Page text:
Short hemp fibers, acquired as a waste from textile industry, were used as an efficient biosorbent for removal of zinc ions from polluted water. In order to obtain the material with better sorption properties, short hemp fibers were subjected to oxidative and alkali treatment. The following factors that may influence the sorption properties of short hemp fibers were examined: fiber structure and morphology were characterized by iodine sorption, water retention and scanning electron microscopy, while specific surface area was determined by BET method. Additionally, the amount of carboxyl groups was determined by calcium-acetate method, and the point of zero charge of the short hemp fibers samples was determined by the solid addition method. Biosorption of zinc ions was evaluated through the total uptake capacity, equilibrium and kinetic data. Obtained data were analyzed by nonlinear Langmuir and Freundlich isotherms, as well as pseudo-first and pseudo-second order kinetic models, and the best fitting model was chosen using Akaike information criterion. Chemical modification, used in this work, leads to structural and morphological changes of short hemp fibers, and improvement of their sorption properties. It was found that sorption properties of short hemp fibers are predominantly influenced by surface acidity and the amount of functional groups, while fiber structure and specific surface area have a secondary role in the biosorption of zinc ions. Akakike information criterion values showed that biosorption of zinc ions on all tested hemp fiber samples obey the pseudo-second order adsorption kinetics, while experimental isotherm data fit better with Langmuir model. Biosorption of zinc ions on the hemp fibers is a predominantly chemical process, which mainly follows the mechanism of ion exchange on acidic functional groups, and occurs through the fast surface adsorption, intraparticle diffusion and final equilibrium stage.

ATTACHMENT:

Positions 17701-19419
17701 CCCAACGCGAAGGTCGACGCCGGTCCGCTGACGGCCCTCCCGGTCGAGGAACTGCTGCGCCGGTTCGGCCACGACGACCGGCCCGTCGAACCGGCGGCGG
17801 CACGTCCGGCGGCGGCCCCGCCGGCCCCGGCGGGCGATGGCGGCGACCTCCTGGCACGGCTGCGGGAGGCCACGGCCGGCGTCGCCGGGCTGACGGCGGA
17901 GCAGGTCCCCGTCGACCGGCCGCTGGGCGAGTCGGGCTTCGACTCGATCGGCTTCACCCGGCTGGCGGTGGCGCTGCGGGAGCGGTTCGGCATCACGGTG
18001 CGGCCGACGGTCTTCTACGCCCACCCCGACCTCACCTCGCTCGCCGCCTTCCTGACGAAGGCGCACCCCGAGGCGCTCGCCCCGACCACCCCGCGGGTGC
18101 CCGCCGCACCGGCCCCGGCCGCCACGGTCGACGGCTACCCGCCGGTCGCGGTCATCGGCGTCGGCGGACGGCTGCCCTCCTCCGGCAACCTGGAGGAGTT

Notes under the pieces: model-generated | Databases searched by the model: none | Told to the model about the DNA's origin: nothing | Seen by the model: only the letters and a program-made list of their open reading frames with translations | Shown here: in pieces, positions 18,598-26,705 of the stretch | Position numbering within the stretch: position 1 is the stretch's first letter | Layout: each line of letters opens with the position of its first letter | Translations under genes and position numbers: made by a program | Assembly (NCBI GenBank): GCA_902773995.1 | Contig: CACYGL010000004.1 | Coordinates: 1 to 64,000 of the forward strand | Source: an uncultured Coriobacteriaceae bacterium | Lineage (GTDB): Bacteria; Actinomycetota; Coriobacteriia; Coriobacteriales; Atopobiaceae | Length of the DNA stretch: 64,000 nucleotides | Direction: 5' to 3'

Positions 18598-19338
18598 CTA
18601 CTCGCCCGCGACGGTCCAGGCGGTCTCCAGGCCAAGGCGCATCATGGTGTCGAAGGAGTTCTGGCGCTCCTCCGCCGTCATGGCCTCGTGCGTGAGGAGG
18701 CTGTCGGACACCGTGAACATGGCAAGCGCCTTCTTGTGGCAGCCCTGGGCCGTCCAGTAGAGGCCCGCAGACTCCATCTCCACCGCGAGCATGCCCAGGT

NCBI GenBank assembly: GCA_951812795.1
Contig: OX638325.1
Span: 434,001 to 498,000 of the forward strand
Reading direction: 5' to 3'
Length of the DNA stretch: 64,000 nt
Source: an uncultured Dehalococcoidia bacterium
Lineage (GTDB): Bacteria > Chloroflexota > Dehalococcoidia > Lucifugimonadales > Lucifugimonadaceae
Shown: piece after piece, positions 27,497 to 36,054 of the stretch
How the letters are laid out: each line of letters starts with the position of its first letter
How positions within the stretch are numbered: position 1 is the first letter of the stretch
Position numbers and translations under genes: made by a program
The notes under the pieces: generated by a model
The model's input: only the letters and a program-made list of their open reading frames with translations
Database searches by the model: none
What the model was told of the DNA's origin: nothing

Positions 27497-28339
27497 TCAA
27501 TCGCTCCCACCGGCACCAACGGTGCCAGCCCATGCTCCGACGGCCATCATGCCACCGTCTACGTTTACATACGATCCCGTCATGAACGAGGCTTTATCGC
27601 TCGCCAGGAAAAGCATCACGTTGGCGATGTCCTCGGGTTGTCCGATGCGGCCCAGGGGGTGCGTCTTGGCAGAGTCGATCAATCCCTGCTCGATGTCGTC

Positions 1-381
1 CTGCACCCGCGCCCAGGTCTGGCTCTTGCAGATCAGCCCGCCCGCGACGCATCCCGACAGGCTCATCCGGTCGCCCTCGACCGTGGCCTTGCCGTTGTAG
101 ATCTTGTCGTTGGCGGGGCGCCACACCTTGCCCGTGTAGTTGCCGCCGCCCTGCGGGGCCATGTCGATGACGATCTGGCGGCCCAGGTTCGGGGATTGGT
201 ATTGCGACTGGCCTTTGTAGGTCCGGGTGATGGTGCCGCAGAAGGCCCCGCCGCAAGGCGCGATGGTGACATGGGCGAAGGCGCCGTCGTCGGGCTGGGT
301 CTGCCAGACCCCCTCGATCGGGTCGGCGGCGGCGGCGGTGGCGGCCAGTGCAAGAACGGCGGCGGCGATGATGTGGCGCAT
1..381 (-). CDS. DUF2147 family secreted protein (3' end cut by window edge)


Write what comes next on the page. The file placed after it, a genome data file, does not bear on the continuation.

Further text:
Biosorption Short hemp fibers Heavy metals Adsorption isotherms Kinetics
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